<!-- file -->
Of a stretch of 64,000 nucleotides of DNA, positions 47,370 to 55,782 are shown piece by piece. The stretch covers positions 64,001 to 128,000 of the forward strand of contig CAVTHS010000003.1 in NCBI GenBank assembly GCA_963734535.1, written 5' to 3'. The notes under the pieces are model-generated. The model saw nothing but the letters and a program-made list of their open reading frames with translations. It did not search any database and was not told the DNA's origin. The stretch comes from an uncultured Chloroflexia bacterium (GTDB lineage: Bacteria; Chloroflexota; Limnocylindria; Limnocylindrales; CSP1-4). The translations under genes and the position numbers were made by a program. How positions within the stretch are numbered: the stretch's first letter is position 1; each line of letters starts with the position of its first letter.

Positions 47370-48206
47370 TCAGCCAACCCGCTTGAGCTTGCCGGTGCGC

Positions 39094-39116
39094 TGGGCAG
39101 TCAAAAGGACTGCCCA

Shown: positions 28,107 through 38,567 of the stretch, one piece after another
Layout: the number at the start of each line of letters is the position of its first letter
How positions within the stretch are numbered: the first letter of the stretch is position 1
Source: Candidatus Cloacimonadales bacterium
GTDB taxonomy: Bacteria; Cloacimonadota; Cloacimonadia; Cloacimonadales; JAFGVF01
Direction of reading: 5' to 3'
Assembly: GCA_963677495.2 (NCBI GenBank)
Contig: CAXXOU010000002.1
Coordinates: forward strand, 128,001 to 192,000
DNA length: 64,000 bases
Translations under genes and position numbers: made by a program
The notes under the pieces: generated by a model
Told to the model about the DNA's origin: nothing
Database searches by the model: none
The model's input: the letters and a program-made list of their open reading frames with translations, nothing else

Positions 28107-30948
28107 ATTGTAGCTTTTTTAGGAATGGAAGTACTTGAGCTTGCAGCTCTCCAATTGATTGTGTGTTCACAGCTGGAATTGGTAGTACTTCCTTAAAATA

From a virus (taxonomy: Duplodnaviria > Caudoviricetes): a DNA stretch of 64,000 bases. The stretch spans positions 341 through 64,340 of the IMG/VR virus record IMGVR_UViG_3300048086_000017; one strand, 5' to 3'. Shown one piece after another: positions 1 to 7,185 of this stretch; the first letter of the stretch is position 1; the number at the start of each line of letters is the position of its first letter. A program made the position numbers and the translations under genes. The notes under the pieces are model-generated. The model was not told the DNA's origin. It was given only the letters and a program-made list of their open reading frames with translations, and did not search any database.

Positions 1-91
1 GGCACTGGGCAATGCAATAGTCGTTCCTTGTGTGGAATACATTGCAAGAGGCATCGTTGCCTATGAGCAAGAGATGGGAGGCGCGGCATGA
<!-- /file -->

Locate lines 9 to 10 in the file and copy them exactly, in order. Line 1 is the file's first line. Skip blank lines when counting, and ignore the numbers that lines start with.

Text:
How positions within the stretch are numbered: the first letter of the stretch is position 1
Source: Candidatus Cloacimonadales bacterium